# What is the volume of $\{ (x,y,z) \in \mathbb{R}^3_{\geq 0} |\; \sqrt{x} + \sqrt{y} + \sqrt{z} \leq 1 \}$?

I have to calculate the volume of the set

$$\{ (x,y,z) \in \mathbb{R}^3_{\geq 0} |\; \sqrt{x} + \sqrt{y} + \sqrt{z} \leq 1 \}$$

and I did this by evaluating the integral

$$\int_0^1 \int_0^{(1-\sqrt{x})^2} \int_0^{(1-\sqrt{x}-\sqrt{y})^2} \mathrm dz \; \mathrm dy \; \mathrm dx = \frac{1}{90}.$$

However, a friend of mine told me that his assistant professor gave him the numerical solutions and it turns out the solution should be $\frac{1}{70}$. Also, I found out that this would be the result of the integral

$$\int_0^1 \int_0^{1-\sqrt{x}} \int_0^{1-\sqrt{x}-\sqrt{y}} \mathrm dz \; \mathrm dy \; \mathrm dx,$$

which is pretty much the same as mine just without squares in the upper bounds. My question is: Is the solution provided by the assistant professor wrong or why do I have to calculate the integral without squared upper bounds?

Also, is there any tool to compute the volume of such sets without knowing how one has to integrate?

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Because $z \leq (1-\sqrt{x} - \sqrt{x})^2$. Why is the assistant professor correct? – Huy Apr 30 '11 at 16:45
I answered too soon. It looks like you are right. :) – Grumpy Parsnip Apr 30 '11 at 16:48
PS: I of course meant $z \leq (1-\sqrt{x}-\sqrt{y})^2$. Somehow I can't edit my first comment anymore. – Huy Apr 30 '11 at 16:52

An integral $(*)\ \int_B f(x){\rm d}(x)$ over a three-dimensional domain $B$ depends on the exact expression for $f(x)$, $\ x\in{\mathbb R}^n$, and on the exact shape of the domain $B$. The latter is usually defined by a set of inequalities of the form $g_i(x)\leq c_i$. The information about $B$ has to be entered in the course of the reduction of the integral $(*)$ to a sequence of nested integrals. So, as a rule, there is a lot of work involved in the process of reducing everything to the computation and evaluation of primitives.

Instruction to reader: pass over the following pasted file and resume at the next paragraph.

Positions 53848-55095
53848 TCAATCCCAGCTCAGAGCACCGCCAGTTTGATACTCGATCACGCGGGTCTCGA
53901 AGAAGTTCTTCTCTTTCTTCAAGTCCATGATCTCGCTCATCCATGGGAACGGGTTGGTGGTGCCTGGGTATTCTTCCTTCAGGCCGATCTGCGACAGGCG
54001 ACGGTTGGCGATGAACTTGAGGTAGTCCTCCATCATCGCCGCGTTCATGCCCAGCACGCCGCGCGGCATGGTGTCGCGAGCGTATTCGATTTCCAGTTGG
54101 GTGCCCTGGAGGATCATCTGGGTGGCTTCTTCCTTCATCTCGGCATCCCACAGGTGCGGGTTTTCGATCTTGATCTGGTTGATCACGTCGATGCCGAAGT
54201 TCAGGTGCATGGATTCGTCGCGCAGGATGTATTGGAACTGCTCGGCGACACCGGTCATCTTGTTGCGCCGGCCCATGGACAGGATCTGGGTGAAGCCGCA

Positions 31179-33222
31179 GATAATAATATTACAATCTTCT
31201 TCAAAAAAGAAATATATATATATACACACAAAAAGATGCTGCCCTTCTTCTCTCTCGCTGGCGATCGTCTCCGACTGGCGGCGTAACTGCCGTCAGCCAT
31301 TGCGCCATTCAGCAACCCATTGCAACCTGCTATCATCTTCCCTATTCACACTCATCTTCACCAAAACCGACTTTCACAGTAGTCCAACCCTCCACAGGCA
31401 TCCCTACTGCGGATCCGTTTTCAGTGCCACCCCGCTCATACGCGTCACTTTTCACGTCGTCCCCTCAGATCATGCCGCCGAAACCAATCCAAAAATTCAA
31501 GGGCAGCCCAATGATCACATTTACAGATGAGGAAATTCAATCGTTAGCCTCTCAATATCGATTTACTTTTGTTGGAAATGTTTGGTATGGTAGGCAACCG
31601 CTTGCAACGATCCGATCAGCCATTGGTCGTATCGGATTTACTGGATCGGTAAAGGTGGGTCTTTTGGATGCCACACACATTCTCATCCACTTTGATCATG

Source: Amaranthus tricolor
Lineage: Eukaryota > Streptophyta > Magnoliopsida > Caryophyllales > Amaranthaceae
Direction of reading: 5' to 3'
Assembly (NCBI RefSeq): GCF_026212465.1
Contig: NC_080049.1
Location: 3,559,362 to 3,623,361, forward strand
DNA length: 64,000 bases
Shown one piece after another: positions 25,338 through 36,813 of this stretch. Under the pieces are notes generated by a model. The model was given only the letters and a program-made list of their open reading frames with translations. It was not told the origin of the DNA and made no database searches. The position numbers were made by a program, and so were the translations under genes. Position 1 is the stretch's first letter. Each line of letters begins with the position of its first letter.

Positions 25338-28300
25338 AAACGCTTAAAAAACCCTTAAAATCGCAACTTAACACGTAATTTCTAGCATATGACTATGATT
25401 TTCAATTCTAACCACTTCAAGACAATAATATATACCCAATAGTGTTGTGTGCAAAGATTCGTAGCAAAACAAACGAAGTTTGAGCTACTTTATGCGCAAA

Now sometimes there is another way of handling such integrals: Maybe we can set up a parametric representation of $B$ with a parameter domain $\tilde B$ which is a standard geometric object like a simplex, a rectangular box or a half sphere. In the case at hand we can use the representation $$g: \quad S\to B,\quad (u,v,w)\mapsto (x,y,z):=(u^2,v^2,w^2)$$ which produces $B$ as an essentially 1-1 image of the standard simplex $$S:=\{(u,v,w)\ |\ u\geq0, v\geq0, w\geq 0, u+v+w\leq1\}\ .$$ In the process we have to compute the Jacobian $J_g(u,v,w)=8uvw$ and obtain the following formula: $${\rm vol}(B)=\int_B 1\ {\rm d}(x)= \int_S 1 \> J_g(u,v,w) \> {\rm d}(u,v,w)=\int_0^1\int_0^{1-u}\int_0^{1-u-v} 8uvw \> dw dv du ={1\over 90}\ .$$ (In this particular example the simplification is only marginal.)
@Willie: I did understand that. :) @Christian: In order to apply this kind of substitution, we needed $g$ to be a diffeomorphism. I'm pretty sure in general such a mapping wouldn't be a diffeomorphism, but is this here the case due to the fact that both $B$ and the standard simplex only contain non-negative components? – Huy May 1 '11 at 11:29
@Christian: As far as I see, even with only non-negative components, this is no diffeomorphism, as the inverse function is not differentiable in $0$. So why is one allowed to do this transformation here? – Huy May 1 '11 at 11:37
@Huy: it's the same this as with polar coordinates: they are not a diffeomorphism on the whole plane, but it is in the plane withouth $x \geq 0$. Here it is a diffeomorphism on the whole plane without the origin; does this fact change your integral? (think about polar coordinates again) – Andy May 1 '11 at 12:00
@Huy: The map $g$ has to be a diffeomorphism $S'\to B'$ where $S\triangle S'$ and $B\triangle B'$ are sets of measure $0$ in their respective ${\mathbb R^d}$'s. – Christian Blatter May 1 '11 at 16:06